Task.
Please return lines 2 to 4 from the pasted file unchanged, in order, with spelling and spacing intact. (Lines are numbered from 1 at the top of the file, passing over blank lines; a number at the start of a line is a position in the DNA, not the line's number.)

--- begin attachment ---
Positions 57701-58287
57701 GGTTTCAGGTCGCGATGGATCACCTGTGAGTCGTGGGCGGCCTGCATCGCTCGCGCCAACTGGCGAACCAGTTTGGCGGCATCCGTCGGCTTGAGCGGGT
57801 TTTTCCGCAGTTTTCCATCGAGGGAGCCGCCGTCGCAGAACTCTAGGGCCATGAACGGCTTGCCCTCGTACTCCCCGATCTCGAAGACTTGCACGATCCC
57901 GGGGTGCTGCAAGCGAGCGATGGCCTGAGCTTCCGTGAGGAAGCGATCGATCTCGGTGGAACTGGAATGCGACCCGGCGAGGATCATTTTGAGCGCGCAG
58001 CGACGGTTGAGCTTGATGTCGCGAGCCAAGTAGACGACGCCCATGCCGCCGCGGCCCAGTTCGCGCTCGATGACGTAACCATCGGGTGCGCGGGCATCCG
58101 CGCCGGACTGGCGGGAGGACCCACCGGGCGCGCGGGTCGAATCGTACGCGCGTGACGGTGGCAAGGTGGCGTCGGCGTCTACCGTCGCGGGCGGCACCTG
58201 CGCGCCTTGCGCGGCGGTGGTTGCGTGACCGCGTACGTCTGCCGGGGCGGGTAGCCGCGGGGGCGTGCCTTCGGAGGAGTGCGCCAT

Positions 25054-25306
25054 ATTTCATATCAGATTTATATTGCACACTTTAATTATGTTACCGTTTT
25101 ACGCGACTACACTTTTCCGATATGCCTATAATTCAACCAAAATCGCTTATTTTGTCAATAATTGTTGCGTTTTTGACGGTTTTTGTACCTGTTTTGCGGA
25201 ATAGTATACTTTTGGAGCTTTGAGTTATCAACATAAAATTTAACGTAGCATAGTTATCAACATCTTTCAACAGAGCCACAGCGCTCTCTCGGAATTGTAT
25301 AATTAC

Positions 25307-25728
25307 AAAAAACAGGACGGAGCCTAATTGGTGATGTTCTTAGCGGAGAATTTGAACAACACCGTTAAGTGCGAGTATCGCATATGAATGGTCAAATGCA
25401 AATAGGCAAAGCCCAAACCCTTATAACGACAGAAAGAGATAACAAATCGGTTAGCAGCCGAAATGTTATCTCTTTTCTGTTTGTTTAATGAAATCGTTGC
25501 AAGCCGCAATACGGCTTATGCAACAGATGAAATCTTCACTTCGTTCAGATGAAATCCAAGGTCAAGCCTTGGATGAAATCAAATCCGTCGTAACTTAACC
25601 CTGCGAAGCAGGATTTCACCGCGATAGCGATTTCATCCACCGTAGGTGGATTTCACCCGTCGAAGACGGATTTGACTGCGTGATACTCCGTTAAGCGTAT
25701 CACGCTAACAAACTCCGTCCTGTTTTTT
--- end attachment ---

57701 GGTTTCAGGTCGCGATGGATCACCTGTGAGTCGTGGGCGGCCTGCATCGCTCGCGCCAACTGGCGAACCAGTTTGGCGGCATCCGTCGGCTTGAGCGGGT
57801 TTTTCCGCAGTTTTCCATCGAGGGAGCCGCCGTCGCAGAACTCTAGGGCCATGAACGGCTTGCCCTCGTACTCCCCGATCTCGAAGACTTGCACGATCCC
57901 GGGGTGCTGCAAGCGAGCGATGGCCTGAGCTTCCGTGAGGAAGCGATCGATCTCGGTGGAACTGGAATGCGACCCGGCGAGGATCATTTTGAGCGCGCAG